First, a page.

The picture above is of him talking to Rachel’s mother, exposing the look he had on his face almost the entire episode. It was somewhere between “I didn’t actually think this whole ‘marrying a famous black woman’ thing through” and “my God, her family is richer than mine, this is awkward.” If for no other reason than it clearly made him more comfortable, the fact that Rachel’s sister Constance’s husband is white was certainly a calming influence on the family dynamic.

His run of incredibly lucky date opportunities continued, with the two of them this time going shopping for baby clothes for Constance, obviously a win-win situation all around. He gets to talk about how much he loves kids without any actually being present and, on the back end, show up with something for the family that someone actually needs, instead of just a smile and some weak lines about being ready for the next step.

The strangest juncture came when he and Rachel finally sat down to discuss their partnership and Peter basically was unwilling to compromise his previously established values for the sake of a television program. Which leads to the obvious question of: WHAT ON EARTH ARE YOU DOING HERE, ANYWAY? … but we’ll get to that later. He contends that he doesn’t want to waste an engagement on a marriage, which is apparently a thing that dudes do.

We’re also guessing he doesn’t like the fact that she’s seen Rachel buy Bryan a Breitling and, in general, still just isn’t really all that comfortable with the fact that he hasn’t won this already. It’s one thing to be against a whole group of guys. It’s quite another when you’ve all got relationships with each other and one of you might not end up getting the proverbial prize, here.

Yayaya Peter’s so sexy and fun. He’s been treating this whole thing like it’s a forced arranged marriage, and his hair is my favorite part about him on this show.

Bryan

This was a disaster right out of the gate. His pre-family meet date was a weak sauce brunch with two of Rachel’s friends, who looked and acted exactly like the type of people you’d meet at your new girlfriend’s brunch who have one too many questions about who you are for polite company. They were talking about the guy like he wasn’t even there, and the whole thing appeared rather unproductive, even for Bachelorette standards.

Things really got moving when they got to the house. Bryan’s No. 1 mistake was looking sloppy. His shirt was a little too big to be untucked and a little too casual to also be unbuttoned, giving him a look simply not befitting of a 37-year-old man whose mom is a little too attached to him. Oh, wait.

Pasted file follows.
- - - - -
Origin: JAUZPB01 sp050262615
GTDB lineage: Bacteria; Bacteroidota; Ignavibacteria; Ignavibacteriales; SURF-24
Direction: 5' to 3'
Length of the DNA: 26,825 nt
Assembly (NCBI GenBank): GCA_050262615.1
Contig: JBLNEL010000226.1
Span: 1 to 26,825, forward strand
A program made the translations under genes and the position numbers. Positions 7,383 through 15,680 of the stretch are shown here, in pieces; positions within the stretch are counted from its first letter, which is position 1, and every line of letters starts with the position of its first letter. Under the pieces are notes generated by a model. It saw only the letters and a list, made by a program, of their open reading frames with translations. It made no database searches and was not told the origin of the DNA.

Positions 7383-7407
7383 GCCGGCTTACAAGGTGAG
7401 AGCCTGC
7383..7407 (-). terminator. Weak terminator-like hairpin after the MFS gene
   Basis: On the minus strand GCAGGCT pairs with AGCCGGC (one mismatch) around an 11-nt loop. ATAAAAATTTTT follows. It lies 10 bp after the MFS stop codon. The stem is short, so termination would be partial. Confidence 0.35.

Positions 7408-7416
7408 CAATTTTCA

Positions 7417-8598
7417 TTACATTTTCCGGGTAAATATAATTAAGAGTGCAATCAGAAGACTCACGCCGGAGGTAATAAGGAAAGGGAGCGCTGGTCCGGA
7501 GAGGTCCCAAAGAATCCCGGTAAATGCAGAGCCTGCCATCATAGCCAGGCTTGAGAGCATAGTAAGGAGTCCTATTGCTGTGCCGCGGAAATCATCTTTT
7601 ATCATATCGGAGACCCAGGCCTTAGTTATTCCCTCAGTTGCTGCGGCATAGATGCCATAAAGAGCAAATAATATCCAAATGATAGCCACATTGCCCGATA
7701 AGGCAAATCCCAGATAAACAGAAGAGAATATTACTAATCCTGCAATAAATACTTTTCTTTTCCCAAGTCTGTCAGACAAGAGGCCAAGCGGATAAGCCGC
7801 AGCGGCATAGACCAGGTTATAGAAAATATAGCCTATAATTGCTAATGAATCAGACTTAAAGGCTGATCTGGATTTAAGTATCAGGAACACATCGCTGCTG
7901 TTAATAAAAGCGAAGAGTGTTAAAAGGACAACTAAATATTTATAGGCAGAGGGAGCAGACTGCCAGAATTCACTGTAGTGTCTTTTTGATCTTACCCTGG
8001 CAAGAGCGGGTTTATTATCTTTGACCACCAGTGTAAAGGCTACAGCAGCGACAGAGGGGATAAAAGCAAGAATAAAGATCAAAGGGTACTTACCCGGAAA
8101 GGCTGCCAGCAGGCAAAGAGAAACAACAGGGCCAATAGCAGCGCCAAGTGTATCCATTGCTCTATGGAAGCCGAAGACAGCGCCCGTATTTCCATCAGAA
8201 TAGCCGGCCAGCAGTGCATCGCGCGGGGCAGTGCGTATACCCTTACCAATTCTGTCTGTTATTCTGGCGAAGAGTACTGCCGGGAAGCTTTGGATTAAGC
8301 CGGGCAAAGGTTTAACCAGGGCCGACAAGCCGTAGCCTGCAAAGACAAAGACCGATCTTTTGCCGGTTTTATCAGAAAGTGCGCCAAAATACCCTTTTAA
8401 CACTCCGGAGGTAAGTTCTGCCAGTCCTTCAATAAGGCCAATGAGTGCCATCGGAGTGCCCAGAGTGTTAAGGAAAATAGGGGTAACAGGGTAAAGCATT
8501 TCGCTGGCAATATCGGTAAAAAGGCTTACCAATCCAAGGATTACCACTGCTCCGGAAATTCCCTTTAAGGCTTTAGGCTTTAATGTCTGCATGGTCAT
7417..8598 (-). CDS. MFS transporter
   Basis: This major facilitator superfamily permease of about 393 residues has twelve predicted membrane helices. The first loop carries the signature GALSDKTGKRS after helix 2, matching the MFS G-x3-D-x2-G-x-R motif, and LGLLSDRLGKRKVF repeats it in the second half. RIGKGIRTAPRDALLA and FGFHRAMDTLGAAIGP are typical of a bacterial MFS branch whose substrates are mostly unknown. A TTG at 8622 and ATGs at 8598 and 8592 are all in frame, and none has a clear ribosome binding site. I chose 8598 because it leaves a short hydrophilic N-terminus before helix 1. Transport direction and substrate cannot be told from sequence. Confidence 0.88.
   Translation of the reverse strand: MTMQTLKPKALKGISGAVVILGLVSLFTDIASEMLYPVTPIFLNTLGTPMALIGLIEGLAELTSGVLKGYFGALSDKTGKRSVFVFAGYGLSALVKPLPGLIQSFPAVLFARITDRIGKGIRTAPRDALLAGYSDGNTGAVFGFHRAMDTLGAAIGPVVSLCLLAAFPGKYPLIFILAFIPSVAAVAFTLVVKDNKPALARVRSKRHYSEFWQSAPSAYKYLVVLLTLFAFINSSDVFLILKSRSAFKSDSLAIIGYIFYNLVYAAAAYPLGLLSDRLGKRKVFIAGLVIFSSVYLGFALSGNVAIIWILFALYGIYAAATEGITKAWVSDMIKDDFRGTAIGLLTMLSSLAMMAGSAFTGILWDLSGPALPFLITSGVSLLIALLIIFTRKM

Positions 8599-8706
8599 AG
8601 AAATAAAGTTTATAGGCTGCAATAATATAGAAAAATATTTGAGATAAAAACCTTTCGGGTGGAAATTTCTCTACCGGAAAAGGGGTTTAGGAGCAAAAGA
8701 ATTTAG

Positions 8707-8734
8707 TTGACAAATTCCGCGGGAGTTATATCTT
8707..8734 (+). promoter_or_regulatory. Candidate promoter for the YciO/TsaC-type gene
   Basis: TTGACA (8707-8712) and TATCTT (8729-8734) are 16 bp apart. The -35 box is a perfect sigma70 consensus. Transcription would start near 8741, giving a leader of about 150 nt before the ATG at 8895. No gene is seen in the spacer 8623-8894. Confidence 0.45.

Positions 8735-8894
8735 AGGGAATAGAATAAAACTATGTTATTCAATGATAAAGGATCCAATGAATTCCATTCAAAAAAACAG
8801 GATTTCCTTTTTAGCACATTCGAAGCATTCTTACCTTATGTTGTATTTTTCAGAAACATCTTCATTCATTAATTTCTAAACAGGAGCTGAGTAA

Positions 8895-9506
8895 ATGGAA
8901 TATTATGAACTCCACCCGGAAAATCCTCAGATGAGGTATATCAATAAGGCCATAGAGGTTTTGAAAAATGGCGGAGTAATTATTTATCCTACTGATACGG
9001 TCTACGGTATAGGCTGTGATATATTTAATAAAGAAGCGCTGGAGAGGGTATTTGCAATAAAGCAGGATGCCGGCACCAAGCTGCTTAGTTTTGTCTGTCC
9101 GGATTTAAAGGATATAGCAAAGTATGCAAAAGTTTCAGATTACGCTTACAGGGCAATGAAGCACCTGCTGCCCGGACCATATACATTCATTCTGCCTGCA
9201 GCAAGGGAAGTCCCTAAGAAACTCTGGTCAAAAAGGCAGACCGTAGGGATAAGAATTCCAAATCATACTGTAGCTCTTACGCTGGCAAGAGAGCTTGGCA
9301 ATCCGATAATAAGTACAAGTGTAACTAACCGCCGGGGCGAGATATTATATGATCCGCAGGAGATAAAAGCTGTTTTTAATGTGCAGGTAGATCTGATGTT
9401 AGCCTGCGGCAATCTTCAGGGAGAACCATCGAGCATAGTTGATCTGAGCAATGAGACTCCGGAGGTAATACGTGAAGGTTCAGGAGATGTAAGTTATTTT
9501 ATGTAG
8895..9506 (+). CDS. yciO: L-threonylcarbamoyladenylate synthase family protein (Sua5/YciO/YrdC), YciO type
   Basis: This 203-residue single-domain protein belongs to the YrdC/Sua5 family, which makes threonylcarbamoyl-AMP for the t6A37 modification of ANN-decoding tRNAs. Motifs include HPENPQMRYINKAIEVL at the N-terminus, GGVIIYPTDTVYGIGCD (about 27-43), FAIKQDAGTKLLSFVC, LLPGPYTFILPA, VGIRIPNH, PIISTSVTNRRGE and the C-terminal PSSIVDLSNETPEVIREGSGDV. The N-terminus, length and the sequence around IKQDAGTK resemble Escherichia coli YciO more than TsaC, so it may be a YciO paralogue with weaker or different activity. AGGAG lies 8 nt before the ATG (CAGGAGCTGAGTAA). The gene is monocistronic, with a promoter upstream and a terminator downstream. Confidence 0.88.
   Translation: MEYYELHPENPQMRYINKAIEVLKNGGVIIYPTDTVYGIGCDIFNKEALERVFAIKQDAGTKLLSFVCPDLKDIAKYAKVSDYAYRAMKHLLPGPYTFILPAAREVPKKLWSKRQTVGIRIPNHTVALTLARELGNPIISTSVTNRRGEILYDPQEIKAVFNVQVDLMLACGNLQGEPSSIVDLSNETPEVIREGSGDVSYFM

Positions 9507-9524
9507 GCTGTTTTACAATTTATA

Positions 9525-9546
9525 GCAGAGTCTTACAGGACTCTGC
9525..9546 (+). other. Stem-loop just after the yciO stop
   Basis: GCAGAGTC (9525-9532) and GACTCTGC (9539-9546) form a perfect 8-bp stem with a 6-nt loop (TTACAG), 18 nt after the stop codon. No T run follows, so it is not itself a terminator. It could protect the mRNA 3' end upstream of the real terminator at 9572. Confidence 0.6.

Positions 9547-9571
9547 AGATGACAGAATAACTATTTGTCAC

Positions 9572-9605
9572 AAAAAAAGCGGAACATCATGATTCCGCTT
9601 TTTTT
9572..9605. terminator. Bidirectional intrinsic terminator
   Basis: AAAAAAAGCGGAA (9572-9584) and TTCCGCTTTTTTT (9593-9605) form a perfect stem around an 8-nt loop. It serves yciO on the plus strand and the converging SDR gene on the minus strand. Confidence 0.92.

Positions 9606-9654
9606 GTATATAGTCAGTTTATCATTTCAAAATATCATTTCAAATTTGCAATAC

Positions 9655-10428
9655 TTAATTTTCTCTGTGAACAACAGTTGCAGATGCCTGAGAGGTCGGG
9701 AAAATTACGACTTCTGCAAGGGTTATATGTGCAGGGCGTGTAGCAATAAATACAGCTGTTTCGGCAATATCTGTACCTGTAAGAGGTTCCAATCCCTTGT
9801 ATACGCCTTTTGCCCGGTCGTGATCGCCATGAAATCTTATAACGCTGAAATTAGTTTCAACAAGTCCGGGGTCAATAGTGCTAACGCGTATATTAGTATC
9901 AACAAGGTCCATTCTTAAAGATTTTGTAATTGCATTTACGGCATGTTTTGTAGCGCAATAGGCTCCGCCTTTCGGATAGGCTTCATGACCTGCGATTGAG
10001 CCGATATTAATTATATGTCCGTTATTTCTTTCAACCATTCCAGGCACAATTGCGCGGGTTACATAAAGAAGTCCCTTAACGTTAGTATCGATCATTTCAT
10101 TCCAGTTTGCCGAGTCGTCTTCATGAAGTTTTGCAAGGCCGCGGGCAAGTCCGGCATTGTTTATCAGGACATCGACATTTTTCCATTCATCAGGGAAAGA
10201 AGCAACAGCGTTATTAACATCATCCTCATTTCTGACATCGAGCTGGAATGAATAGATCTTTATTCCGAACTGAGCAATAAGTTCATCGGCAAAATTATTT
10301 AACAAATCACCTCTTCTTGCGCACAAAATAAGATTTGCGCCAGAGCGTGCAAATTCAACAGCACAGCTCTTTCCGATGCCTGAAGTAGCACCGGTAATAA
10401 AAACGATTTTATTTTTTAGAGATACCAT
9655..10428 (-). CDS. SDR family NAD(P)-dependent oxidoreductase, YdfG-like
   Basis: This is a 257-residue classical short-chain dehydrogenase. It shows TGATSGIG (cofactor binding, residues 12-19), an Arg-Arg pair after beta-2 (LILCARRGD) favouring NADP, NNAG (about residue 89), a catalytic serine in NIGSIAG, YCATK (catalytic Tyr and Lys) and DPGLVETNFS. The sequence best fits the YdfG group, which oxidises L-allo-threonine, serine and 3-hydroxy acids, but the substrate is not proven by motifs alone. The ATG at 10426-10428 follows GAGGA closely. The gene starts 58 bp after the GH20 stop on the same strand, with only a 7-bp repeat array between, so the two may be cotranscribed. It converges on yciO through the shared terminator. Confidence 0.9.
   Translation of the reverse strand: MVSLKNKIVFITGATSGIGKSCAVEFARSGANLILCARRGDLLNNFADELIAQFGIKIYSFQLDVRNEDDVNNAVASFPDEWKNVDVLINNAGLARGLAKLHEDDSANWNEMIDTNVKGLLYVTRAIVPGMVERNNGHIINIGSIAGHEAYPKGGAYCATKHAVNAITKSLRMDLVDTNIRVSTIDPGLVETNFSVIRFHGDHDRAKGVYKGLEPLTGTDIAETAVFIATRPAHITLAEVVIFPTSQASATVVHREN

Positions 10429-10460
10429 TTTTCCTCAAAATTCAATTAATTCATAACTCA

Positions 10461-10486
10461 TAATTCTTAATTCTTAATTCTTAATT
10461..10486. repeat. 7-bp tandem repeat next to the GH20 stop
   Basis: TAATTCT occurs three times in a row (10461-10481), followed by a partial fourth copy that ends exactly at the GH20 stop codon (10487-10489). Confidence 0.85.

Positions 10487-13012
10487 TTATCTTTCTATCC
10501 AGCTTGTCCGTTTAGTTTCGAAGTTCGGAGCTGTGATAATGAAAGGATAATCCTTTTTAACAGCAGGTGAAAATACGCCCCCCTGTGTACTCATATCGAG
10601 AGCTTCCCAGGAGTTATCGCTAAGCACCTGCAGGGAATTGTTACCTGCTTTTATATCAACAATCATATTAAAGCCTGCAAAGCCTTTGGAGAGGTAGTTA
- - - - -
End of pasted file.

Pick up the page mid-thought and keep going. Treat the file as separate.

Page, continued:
Anyway, no one in the family liked him from the beginning, and it showed. Just at lunch, he was fielding questions from all sides and at one point had to leave the table because he was under so much pressure. At which point, Rachel jumped in to point out exactly how much she didn’t appreciate this from them.

It’s worth noting that some of us have thought Bryan was a fraud from the jump. Not that he was necessarily trying to play Rachel, but this was all effectively a game for him, to up his popularity back in Miami, where he’s just another old dude in the club. Of course, that vibe plays well on TV with a bunch of other guys from the Midwest, but in the 305, he’s nothing special. He needs this to keep his playboy vibe relevant, because that “good with my hands” line is getting old.

That said, Rachel’s family made it incredibly awkward. It might be their job to protect their girl, but she’s also a grown-up who knows her way around the world. The whole thing felt gratuitous. In chronological order, Bryan was the last to visit, which made it feel like they were just ready to have these people out of their house.

No one particularly impressed, but we did get a plethora of Constance memes and GIFs, so be ready to deploy those from here till kingdom come.

This is the point where I point out that I think the word “love” should be banned from this show altogether. It would solve so many problems and force people to genuinely appreciate each other without these over-the-top declarations that add unnecessary pressure to something that is ultimately fake. I have thought this for years, and will staunchly defend that stance. Except …

Eric

Look, no one thought this dude would make it this far. He was the first person to nearly fall into Lee’s racist trap, but he made it out of that and outlasted quite a few other guys who might have had him beat on personality and emotion. And, to be even more frank, I’ve really only been talking about these other dudes for the sake of posterity, because this episode was all about Eric. Let me explain.

When this whole thing got serious, nobody counted him in. He barely made the cut to hometowns when he was part of the group date — but next thing we know, here he is, after having a legit parent reconciliation on national television. That’s important, because let’s not forget what happened to Dean, who ambushed his dad with an emotional roller coaster to the point that he ended up getting booted off the show. It was too much.

But Eric was thoughtful and patient about explaining his circumstance. His parents were separated. Love wasn’t really part of the picture. Never mind his personal circumstance of being a product of Baltimore, where the street life was a very real draw and threat at the same time. In short, he was very honest about his emotional availability. It was next to none. He’d never told a girl he loved her. The last time he’d met a woman’s family was in college at Thanksgiving, and the time before that was prom. He was at a clear disadvantage walking into that house.